In front of a sold-out Staples Center, California’s top mixed martial artists brought their best as they took on fighters from all over the world for UFC 227. On a night headlined by former Cal State Fullerton wrestler TJ Dillashaw defending his bantamweight title, a host of other OC-based fighters were given the opportunity to show their skills as well.
Kicking things off, bantamweight Marlon “Chito” Vera and flyweight Alex Perez proved that Irvine’s Team Oyama is still very much a top-notch gym when they each knocked out their opponents with ease. Vera’s knockout came on a brutal punch to the body late in the second round after a close opening round against China’s Wuliji Buren, while Perez launched himself up the 125 lb. rankings by battering the previously undefeated Jose “Shorty” Torres with 104 strikes in just over 4 minutes. Needless to say, head coach Colin Oyama looked quite pleased with the results from two of his top prospects.
In between the two OC victories, strawweight Danielle Taylor (who works as a custody assistant for the Los Angeles County Sheriff’s Department between fights) showed plenty of heart against UFC newcomer Weili Zhang, but ultimately struggled with Zhang’s size and dropped the decision. Later in the evening, Riverside native Kevin Holland would square off against Brazilian knockout artist Thiago Santos, but Holland’s stylish attacks, and non-stop trash talking won him over plenty of fans despite losing on the judges’ scorecards.
For the first matchup of two current California residents, Brazilian native Sheymon Moraes picked up a win for LA when he battered San Diego’s Matt Sayles for a couple of rounds before cooling off in the third. Just a few fights later another local Brazilian transplant would put on one of the most dominating performances of the night when Pedro Munhoz beat on the legs and body of Brett Johns until he could barely stand anymore — but then inexplicably would try to choke the Welsh wrestler out instead of finishing him with strikes. It was a fight that likely could’ve ended in the first or second round, but Munhoz didn’t seem to realize that he should follow up with more attacks to the legs and/or torso, which were dropping Johns with regularity.
On the rest of the main card, JJ Aldrich employed a perfect gameplan to frustrate and prevent the dangerous Polyana Viana, using veteran kickboxer Pat Barry’s tutelage to cruise to a unanimous decision victory. Then hometown hero Cub Swanson met an unfortunate result when rising prospect Renato Moicano knocked him down with a jab and submitted him with a rear naked choke in the first round. The loss put the Indio-based fighter (who also trains with Dillashaw in OC) on the first three-fight losing streak of his career — which often spells the end of a run in the UFC — but the 25-10 warrior seems unlikely to be cut considering the level of competition he’s known to face. Moicano then called out featherweight contender and Torrance native Brian Ortega for a rematch after being submitted by Ortega in Anaheim almost exactly one year prior.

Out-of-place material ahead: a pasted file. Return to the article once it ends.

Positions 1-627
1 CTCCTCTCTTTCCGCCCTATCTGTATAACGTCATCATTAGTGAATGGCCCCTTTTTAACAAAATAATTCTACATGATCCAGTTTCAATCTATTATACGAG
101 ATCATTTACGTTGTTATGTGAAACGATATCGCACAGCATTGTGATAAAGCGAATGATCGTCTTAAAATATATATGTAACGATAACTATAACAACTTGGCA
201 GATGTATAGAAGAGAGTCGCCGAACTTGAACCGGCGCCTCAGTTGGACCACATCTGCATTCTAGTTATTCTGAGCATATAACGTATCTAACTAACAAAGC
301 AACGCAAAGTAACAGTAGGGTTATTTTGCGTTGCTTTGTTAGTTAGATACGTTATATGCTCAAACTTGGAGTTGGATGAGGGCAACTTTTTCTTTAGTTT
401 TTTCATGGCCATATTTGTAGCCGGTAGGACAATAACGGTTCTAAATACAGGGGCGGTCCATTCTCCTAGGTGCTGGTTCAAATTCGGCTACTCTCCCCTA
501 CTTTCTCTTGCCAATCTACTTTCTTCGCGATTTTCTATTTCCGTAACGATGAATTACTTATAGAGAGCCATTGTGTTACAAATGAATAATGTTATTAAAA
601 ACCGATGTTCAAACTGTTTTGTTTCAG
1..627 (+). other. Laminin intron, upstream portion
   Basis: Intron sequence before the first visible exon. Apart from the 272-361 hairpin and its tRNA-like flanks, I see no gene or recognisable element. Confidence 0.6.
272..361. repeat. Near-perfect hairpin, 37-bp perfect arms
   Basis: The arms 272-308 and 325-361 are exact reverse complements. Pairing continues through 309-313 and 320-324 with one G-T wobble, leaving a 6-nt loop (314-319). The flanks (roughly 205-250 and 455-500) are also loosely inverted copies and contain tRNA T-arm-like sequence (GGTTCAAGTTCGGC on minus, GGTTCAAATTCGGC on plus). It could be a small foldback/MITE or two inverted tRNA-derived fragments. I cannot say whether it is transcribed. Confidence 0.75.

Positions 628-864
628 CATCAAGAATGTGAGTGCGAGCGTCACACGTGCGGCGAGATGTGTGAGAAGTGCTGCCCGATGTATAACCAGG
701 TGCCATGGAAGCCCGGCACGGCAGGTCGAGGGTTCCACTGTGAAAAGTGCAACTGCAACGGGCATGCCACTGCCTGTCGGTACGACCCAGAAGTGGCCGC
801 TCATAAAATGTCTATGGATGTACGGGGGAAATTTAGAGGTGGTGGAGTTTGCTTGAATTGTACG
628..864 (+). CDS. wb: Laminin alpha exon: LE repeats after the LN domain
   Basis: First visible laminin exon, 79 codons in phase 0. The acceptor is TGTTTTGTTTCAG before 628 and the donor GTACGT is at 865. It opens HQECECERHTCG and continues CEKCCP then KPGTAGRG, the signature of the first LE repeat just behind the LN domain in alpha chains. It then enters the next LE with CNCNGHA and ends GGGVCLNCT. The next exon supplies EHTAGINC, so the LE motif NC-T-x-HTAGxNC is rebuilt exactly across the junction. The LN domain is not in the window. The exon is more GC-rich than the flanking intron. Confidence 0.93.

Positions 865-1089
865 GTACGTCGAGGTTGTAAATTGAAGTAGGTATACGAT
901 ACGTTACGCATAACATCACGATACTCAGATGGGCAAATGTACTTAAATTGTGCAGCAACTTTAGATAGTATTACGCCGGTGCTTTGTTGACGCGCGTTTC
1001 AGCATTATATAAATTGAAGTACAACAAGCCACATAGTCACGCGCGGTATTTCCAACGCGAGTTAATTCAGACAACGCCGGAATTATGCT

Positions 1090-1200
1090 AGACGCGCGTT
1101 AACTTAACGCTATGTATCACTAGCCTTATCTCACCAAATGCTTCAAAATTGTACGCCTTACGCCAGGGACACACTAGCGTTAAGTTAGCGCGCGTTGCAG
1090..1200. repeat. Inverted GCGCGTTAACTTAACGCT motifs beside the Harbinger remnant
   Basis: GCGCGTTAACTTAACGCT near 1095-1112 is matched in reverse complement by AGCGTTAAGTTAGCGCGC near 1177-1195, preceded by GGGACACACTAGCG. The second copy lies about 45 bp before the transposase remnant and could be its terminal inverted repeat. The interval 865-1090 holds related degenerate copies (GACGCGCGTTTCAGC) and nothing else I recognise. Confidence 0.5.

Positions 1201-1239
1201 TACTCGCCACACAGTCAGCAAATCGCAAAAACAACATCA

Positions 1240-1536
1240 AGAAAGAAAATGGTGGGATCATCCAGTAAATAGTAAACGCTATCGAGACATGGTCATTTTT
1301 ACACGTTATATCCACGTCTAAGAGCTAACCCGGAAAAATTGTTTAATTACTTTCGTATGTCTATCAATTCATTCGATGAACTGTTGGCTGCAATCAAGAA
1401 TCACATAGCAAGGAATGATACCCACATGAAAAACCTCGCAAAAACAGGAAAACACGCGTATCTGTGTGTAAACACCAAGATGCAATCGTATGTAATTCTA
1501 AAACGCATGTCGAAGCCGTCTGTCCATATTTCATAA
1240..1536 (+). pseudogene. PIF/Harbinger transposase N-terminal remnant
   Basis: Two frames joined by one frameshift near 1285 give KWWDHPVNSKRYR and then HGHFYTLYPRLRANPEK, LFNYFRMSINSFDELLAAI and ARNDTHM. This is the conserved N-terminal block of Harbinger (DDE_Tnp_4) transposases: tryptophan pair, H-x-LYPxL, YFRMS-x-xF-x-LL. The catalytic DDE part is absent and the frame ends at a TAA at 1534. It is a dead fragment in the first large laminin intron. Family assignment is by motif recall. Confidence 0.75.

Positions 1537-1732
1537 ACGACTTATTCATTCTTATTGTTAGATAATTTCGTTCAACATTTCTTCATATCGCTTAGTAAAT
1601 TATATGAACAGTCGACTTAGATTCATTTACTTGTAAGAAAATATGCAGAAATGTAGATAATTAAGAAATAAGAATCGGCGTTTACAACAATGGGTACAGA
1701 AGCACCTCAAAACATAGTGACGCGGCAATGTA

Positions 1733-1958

The co-main event of the evening provided one of the greatest title fights in UFC history, as Olympic champion and massive underdog Henry Cejudo dethroned the longest-reigning champion in UFC history by beating Demetrious Johnson in an extremely close split decision. Both the striking and grappling the two flyweights displayed were absolutely world-class, with the LA-born Cejudo’s ability to keep Johnson on the ground ultimately leading two judges to award him three of the five rounds. A rubber match certainly seems likely once Johnson heals the torn ligaments in his leg and foot, as the UFC will likely look to set up the biggest fights for their second Latino champion in history in order to break further into the Latin American market.
For the main event, Dillashaw proved that his move back to Orange County is working out for him by knocking out former teammate Cody Garbrandt for the second consecutive time. After some brief exchanges early in the first round, the grudge match became a one-sided beating when Dillashaw knocked Garbrandt to the canvas with a perfectly timed counterpunch — the same one he said he worked endlessly with head coach Duane Ludwig. Despite Garbrandt managing to get back to his feet, Dillashaw then knocked the 27-year-old former boxer back into the cage before pummeling on him with about a dozen more punches before the referee stepped in to stop the fight.
Although his loss to former champion Dominick Cruz still hangs in the air, Dillashaw’s decisive performance at UFC 227 certainly puts him among the best bantamweights of all time. For Garbrandt, the Team Alpha Male competitor is in a bit of an undesirable position. As long as Dillashaw remains champion, Garbrandt will have a steep mountain to climb if he wants a third title fight, as the UFC typically never books trilogy bouts when one fighter wins each of the first two via stoppage.
Josh Chesler used to play baseball for some pretty cool teams, but now he just writes about awesome stuff like tattoos, music, MMA and sneakers. He enjoys injuring himself by skateboarding, training for fights, and playing musical instruments in his off time.